Garet's Reviews > Rick Mercer Report: The Book

Rick Mercer Report by Rick  Mercer
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's review
Mar 02, 2012

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bookshelves: humour-satire-parody
Read on January 07, 2012

Newfoundland comedian Rick Mercer first popularized his short, pithy "rants" on the idiocies of Canadian politics on the ensemble show This Hour Has 22 Minutes and made them the centrepiece of his own half-hour news parody, The Rick Mercer Report. This book gathers together some of his most incisive rants from RMR, along with a sprinkling of camera stills and transcribed dialogue of memorable moments with the Canadian "celebrities" brave enough to accept the invitation to appear on his show.

The rants cover the years from early 2004 – just after Paul Martin's ascension to the Liberal throne – to the spring of 2008 when Steven Harper's minority Conservative government readied itself for another election and liberal-minded Canadians began to develop a serious case of Obama-envy. I'd forgotten just how depressing it was to watch a scandal-plagued Paul Martin earn himself the sobriquet Mr. Dithers from The Economist and make a hash of his election campaign, and and how frustrated it made me to watch the gradual rise to power of Steven Harper's Conservatives. It's a credit to Mercer that he made me laugh even as he brought those dreary days back to mind.

Unfortunately, anyone who isn't Canadian – and a fair number of people who actually are – wouldn't be likely to get a lot of laughs out of this book, even if it wasn't four years out of date. Many of the punchlines require a knowledge of Canadian politics or history beyond what is explained in the lead up and I definitely had to dig deep in my memory to remember some of the details. But if you have the requisite background knowledge, Mercer is hilarious, with a knack for hitting the nail squarely on the head.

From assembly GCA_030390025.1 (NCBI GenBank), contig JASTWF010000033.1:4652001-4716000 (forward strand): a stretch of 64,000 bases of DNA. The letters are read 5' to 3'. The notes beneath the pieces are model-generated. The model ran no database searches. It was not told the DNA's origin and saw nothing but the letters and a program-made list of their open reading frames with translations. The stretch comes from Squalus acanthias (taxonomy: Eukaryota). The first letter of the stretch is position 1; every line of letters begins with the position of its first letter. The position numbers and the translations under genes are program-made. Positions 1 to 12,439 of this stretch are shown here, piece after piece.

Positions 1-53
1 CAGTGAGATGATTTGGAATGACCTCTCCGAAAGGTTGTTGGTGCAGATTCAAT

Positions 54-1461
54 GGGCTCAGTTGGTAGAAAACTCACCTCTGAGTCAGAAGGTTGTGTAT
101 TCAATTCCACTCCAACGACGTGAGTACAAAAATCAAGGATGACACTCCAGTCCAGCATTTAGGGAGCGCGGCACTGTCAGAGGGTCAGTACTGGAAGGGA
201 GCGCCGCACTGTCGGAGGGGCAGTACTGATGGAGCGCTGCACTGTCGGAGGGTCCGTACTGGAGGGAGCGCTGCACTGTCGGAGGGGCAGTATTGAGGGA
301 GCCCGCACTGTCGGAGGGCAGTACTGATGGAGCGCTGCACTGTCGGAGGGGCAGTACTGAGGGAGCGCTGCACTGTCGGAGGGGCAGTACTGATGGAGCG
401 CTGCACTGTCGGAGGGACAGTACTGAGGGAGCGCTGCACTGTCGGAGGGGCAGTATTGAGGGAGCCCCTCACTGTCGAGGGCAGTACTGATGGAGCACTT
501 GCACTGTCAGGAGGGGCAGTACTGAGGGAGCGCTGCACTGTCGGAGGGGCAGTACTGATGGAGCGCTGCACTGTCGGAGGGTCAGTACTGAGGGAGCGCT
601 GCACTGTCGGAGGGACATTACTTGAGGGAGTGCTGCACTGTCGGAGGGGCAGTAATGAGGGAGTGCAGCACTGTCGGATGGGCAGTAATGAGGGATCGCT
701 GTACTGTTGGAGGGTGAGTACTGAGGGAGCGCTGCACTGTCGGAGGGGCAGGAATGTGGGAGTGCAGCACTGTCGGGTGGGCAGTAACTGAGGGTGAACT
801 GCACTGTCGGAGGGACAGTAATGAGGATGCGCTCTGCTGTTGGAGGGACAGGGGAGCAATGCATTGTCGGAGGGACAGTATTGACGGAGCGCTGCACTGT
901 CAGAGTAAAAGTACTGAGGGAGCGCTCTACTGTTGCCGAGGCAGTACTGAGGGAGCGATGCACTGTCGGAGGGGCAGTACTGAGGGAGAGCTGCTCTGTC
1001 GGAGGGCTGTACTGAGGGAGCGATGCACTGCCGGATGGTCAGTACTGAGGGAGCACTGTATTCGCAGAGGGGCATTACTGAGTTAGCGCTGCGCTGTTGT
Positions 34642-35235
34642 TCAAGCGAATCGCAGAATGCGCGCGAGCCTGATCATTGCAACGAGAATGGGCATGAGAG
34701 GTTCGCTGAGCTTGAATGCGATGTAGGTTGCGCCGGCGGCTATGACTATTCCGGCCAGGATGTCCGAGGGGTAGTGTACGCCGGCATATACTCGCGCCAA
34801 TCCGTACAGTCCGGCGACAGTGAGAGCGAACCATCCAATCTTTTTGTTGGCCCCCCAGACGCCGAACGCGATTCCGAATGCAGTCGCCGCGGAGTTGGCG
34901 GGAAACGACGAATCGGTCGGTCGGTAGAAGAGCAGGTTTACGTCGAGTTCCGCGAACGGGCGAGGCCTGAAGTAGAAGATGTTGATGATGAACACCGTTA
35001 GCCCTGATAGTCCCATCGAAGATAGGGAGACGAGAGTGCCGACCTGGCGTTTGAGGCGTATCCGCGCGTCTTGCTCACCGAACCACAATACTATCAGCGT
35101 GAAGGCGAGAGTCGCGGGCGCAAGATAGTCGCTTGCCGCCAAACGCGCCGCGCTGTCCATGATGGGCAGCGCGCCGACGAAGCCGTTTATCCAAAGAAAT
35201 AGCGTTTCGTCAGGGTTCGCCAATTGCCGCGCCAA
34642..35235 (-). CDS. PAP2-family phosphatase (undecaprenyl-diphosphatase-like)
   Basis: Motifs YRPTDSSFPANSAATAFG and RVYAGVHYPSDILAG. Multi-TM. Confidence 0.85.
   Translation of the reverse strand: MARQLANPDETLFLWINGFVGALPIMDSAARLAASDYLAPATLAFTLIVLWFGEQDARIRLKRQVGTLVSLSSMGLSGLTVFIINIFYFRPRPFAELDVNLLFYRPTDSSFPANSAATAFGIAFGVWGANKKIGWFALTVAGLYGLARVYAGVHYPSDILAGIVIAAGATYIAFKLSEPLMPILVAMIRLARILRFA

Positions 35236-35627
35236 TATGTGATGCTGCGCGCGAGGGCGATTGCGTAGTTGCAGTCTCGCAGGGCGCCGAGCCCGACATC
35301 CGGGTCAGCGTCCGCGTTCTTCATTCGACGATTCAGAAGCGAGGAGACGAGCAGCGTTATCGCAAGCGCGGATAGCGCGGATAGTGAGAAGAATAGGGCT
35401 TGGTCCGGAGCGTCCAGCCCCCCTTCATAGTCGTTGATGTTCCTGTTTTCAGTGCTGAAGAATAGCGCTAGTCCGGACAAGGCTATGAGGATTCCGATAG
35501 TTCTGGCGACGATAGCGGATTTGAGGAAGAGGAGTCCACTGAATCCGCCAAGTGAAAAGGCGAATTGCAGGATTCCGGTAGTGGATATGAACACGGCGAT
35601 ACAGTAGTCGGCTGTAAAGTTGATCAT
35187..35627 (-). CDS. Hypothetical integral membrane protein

And for some, the camera stills and quotes might be worth the price of admission. I deeply regret that I missed the episode that saw Margaret Atwood don a pair of skates and a Montreal Canadiens goalie uniform to discuss players who try to "deke" the goalie. The guffaw-inducing photograph provided an entirely new perspective on Canada's first lady of belles lettres.

I've always been amazed at what Mercer can talk his guests into doing – and vice versa. He has parachuted out of an airplane with Canadian Army commander Rick Hillier, skinny-dipped with former NDP premier and current Liberal party leader Bob Rae, and had a sleepover at 24 Sussex Drive, the home of Canada's Conservative prime minister Steven Harper. And, more often than not, Mercer and his audience are laughing with his guests, not at them.

And while Mercer loves to poke fun at our Canadian politicians, he isn't above poking fun at Canadians themselves. After eight years of George Bush, some of us had become more than a little smug. But in the spring of 2008, as the primaries heated up in the US and Canadians prepared to go to the polls for the second time in as many years, Mercer deftly punctured our inflated sense of superiority:

We Canadians think of ourselves as part of this progressive, diverse nation and yet who's running for the top job in big, bad, backwards America? A woman, a black man, a Libertarian, a Mormon with big hair, and some dude who was in a bamboo cage in Vietnam for five and a half years. Meanwhile in Canada, we're gearing up for yet another race between a pudgy white guy and a skinny white guy and some other white guy.

I haven't had television for almost five years so I had no idea if The Rick Mercer Report was still on the air but according to the CBC web site, RMR recently celebrated its 150th episode. I'm glad to know that Mercer is still out there taking the piss out of Canadian politicians. He may not be as well known as David Sedaris, but in my opinion his talent is just as huge, maybe even more so. It's definitely as huge as Canada.

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